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Technicians to test tactical weather systems at new engineering facility

Maj. Andrew Travis, right, Battle Management directorate weather division staff meteorologist speaks with Ted Papadopoulos, a foreign military sales chief engineer and Janna Miller, an FMS lead engineer at the Weather Engineering Facility ribbon cutting ceremony, Hanscom Air Force Base, Mass., Sept 5.

Maj. Andrew Travis, right, Battle Management directorate weather division staff meteorologist speaks with Ted Papadopoulos, a foreign military sales chief engineer and Janna Miller, an FMS lead engineer at the Weather Engineering Facility ribbon cutting ceremony, Hanscom Air Force Base, Mass., Sept 5. (U.S. Air Force Photo by Todd Maki)

Margaret Williams, right, vice president of EWR Radar Inc., speaks to base personnel about the doppler radar system installed Aug. 14 at the Hanscom Air Force Base, Mass., weather engineering facility while Rebecca Williams, EWR contract administrator, looks on. (U.S. Air Force photo by Todd Maki)

Margaret Williams, right, vice president of EWR Radar Inc., speaks to base personnel about the doppler radar system installed Aug. 14 at the Hanscom Air Force Base, Mass., weather engineering facility while Rebecca Williams, EWR contract administrator, looks on. (U.S. Air Force photo by Todd Maki)

Airmen, civilians and contractors set up the Hanscom Air Force Base, Mass. weather engineering facility Aug. 14. The WEF will give Hanscom’s weather engineers the ability to test, sustain and upgrade equipment used by military installations throughout the world to track and forecast weather. (U.S. Air Force photo by Todd Maki)

Airmen, civilians and contractors set up the Hanscom Air Force Base, Mass. weather engineering facility Aug. 14. The WEF will give Hanscom’s weather engineers the ability to test, sustain and upgrade equipment used by military installations throughout the world to track and forecast weather. (U.S. Air Force photo by Todd Maki)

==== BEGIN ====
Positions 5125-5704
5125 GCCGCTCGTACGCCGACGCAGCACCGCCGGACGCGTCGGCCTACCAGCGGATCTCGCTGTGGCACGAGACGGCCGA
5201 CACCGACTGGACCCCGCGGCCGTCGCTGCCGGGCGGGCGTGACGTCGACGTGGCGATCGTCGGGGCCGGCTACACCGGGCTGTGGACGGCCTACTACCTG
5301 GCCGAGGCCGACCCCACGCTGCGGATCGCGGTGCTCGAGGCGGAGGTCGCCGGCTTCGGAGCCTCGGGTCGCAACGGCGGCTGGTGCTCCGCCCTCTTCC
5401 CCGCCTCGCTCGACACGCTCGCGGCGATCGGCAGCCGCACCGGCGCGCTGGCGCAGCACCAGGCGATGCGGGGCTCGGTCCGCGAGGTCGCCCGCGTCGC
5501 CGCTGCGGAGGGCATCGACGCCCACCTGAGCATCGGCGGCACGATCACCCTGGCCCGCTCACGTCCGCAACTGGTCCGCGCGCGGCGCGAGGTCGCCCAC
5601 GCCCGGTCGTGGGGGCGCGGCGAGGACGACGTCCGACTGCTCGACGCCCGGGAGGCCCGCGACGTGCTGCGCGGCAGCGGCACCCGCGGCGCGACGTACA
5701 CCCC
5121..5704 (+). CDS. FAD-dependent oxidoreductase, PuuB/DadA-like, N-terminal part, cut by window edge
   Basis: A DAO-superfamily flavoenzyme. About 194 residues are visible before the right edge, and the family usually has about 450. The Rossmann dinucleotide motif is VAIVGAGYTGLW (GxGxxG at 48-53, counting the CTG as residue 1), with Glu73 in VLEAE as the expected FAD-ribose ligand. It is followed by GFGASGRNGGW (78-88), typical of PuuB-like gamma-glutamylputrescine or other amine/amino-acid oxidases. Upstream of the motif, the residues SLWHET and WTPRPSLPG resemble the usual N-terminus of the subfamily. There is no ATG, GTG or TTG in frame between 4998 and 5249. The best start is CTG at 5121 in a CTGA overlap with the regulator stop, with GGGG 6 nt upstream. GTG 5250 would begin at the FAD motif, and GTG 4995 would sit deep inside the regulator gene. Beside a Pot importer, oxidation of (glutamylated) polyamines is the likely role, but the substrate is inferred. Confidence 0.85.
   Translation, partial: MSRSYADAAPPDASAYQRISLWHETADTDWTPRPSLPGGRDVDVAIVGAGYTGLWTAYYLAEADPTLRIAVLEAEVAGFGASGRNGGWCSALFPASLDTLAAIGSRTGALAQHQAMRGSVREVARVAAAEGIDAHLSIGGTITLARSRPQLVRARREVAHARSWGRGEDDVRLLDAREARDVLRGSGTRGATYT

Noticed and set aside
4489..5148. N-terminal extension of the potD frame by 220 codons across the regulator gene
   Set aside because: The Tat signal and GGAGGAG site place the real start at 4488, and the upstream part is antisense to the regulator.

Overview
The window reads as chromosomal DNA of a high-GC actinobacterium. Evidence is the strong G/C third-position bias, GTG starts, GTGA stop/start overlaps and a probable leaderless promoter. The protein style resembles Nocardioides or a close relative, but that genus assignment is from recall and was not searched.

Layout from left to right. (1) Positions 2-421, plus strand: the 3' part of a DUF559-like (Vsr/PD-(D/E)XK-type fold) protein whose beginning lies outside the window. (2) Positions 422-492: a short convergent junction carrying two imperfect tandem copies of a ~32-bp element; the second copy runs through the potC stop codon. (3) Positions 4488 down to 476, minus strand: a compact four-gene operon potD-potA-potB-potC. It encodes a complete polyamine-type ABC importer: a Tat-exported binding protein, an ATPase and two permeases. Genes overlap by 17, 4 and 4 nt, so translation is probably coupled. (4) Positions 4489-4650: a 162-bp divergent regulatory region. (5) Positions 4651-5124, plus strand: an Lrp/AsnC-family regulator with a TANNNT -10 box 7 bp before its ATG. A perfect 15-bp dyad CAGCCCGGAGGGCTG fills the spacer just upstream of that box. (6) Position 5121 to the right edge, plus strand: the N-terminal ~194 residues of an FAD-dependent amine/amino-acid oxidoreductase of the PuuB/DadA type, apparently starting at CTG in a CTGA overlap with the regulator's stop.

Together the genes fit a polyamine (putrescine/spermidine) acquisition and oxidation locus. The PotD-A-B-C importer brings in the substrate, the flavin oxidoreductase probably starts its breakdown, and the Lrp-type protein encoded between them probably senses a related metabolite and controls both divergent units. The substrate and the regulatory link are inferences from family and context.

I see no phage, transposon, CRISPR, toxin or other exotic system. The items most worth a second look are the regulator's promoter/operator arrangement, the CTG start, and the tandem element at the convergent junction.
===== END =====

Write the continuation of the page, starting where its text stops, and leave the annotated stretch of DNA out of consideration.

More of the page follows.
HANSCOM AIR FORCE BASE, Mass. – A Weather Engineering Facility opening Sept. 5 will give engineers the ability to test and improve nine weather systems used on military installations throughout the world.

The WEF, resembling rows of increasingly complex antennae and radar domes, gives Hanscom’s weather engineers a chance to examine multiple types of weather sensing and forecasting systems. The systems are capable of detecting lightning strikes, winds, storms, incoming pressure systems and other meteorological phenomena.

“Right here, we have three generations of fixed weather systems,” said Capt. Brian Wolff, chief engineer of weather radar systems at Air Force Life Cycle Management Center’s Battle Management directorate, who is responsible for weather system development, testing and fielding. “Two are in sustainment and one, the FMQ-23, is still being fielded. That means we can walk out here and see if lessons learned maintaining  one system can be applied to another, or if there are common mistakes we can avoid when working on deployed systems.”

The facility cost $1.9 million, but the systems in it represent more than $350 million in weather systems deployed throughout the world. Hanscom provides life cycle support to more than 560 individual forecasting units.

WEF construction began January 2016, and concluded August 15 when a team of Airmen, civilians and contractors installed a deployed doppler radar, the final system.

“Accurate weather knowledge and good forecasts are critical for every single military operation,” said 2nd Lt.  Matthew Lewis, lead engineer for the WEF. “This facility helps us keep the equipment generating those forecasts functioning, which helps with every weather-dependent mission.”

On Wednesday, Sept. 5, AFLCMC’s Battle Management Directorate will host a ribbon cutting for the facility, led by Program Executive Officer Steven Wert. Representatives from the Air Staff, Air Combat Command, and the Air Force’s weather wing will also be on hand. Attendees will be able to tour the facility and learn from engineers familiar with the systems.